A Very Different Houghton

A few years ago I posted about a visit to an annual fair in Houghton-le-Spring, a former mining town in the North East of England, so as I drove through the village of Houghton in Cambridgeshire I couldn’t help but contrast the two.  Strangely enough this village too has an annual “feast” though in the summer rather than the autumn, but there the similarities end.  The Houghton of my childhood, like much of the North East has seen a great deal of deprivation, whereas this was a chocolate box village of thatched and timber-framed cottages.  I didn’t photograph any of them.

This wasn’t from any sense of bitterness, merely a reflection of the fact that I was here only for a short lunch break on my way further south, and so I continued to my objective on the far side of the village, an objective that has historically caused problems for the villagers.  It is a water-mill.

There has been a mill here for over a thousand years and for much of that time it was owned by a monastery of Benedictines.  When the abbot sought to increase the power to the mill in 1500 he did so by diverting the river (The Great Ouse) which resulted in Houghton being flooded.  Naturally the villagers weren’t happy and some sort of riot/protest ensued.   They were certainly upset enough to be persistent because it was another 15 years before they were granted permission to channel the river themselves in case of any future emergency.

That building reverted to the Crown when Henry dissolved the monasteries (I sometimes feel I write that in every other post on here) and in the 17th century a new building was constructed; the one we see today, which continued to produce flour until the 1930’s when industrialisation finally took its toll.

That might have spelled the end for Houghton Mill, but the local residents were clearly better disposed to it by now. They bought the structure and maintained it in partnership with the National Trust, although for forty years or so it was run as a Youth Hostel, presumably to generate some income for its upkeep.

Now it is run purely as a visitor attraction and the Trust went so far as to install new millstones so that they could produce flour once again, though they are only allowed to do so once a week due to the impact they have on the river levels when they do so.  The Great Ouse is one of our longer waterways and many barges and longboats still navigate its waters.  All the same bags of flour are available for sale at the onsite shop.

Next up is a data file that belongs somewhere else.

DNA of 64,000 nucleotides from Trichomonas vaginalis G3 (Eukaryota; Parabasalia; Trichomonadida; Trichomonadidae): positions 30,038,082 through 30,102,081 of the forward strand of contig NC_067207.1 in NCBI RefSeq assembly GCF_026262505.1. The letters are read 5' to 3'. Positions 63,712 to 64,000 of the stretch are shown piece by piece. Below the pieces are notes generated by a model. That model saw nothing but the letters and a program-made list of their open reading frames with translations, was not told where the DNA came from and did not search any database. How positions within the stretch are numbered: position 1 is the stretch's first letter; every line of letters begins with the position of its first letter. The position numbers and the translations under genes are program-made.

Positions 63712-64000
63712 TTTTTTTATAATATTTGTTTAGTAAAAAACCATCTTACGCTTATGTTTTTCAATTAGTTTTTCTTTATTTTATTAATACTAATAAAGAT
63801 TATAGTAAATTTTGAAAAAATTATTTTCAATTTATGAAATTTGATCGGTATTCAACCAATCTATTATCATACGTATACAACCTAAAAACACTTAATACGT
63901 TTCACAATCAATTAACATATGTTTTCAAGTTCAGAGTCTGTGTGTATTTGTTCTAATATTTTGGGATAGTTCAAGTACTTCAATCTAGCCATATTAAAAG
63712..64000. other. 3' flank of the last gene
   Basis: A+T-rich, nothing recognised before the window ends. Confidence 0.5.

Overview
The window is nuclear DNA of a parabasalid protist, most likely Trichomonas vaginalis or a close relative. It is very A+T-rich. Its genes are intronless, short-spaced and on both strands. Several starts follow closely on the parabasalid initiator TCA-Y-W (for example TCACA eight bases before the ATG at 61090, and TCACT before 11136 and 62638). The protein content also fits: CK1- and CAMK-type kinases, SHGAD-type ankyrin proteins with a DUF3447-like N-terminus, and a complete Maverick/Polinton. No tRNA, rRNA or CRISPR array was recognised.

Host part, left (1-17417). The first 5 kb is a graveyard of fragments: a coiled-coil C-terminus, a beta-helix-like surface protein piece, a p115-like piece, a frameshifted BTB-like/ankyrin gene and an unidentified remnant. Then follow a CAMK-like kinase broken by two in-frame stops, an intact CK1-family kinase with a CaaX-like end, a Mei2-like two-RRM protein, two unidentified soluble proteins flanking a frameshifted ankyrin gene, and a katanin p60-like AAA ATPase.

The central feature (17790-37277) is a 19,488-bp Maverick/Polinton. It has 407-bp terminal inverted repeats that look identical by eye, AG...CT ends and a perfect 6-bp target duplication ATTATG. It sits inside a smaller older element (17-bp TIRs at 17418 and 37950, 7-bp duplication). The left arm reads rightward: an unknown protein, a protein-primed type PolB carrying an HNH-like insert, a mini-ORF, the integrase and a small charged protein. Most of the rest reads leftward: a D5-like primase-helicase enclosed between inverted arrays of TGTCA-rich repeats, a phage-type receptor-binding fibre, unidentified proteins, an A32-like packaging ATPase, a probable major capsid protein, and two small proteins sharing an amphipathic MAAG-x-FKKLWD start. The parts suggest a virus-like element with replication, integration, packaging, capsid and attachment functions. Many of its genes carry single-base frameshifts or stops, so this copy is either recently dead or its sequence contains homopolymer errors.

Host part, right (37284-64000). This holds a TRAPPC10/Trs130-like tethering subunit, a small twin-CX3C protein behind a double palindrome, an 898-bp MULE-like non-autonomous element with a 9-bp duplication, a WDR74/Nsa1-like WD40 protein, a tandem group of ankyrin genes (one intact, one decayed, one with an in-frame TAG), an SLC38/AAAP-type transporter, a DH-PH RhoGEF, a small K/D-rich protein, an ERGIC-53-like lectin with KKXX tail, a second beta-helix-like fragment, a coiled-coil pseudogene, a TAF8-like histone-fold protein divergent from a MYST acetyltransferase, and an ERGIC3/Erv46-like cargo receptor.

As I ducked around looking for angles to view the machinery it occurred to me how many cobwebs and beetle holes pointed to other visitors beyond those encouraged by the Trust.  I suspect that flour might be fortified with additional protein.



Wimpole’s Treat

The last National Trust property easily accessible from my journeys to Southend is Wimpole Hall, or more accurately the Wimpole Estate, for the extensive grounds and historical farm are part of the land owned by the trust as well as the Manor House.APW_6440-2

I have to say, that whilst the scale of the building is impressive, to a lover of the voluptuous domes and decorative excesses of the Baroque, this predominantly Georgian structure didn’t fill me with enthusiasm when I saw it on the Trust website.  Large, rectangular and symmetrical, its brick expanses broken by carefully spaced windows.

Very orderly.

Very Lego.

Does the fact that this very stately home has only been used one in a film (Easy Virtue, 2008) indicate that I’m not alone in feeling this way?


There’s no doubt that it’s an important estate; with avenues stretching for miles, a mock gothic folly, parkland designed by Capability Brown and a stable block whose clock tower I found more interesting than the main building, and despite the existence of a chapel in the Hall, there is also an adjacent church.

Perhaps I was looking at it all wrong.

Instead of looking at the building I should put myself in the shoes of its many owners. (Wimpole has changed hands many times and for a variety of reasons; the last owners being Rudyard Kipling‘s daughter and husband who used the royalties from his works to maintain the structure).  Those owners would spend little time looking at their grand residence.  Instead they would look out.



The real treat however, was yet to be discovered…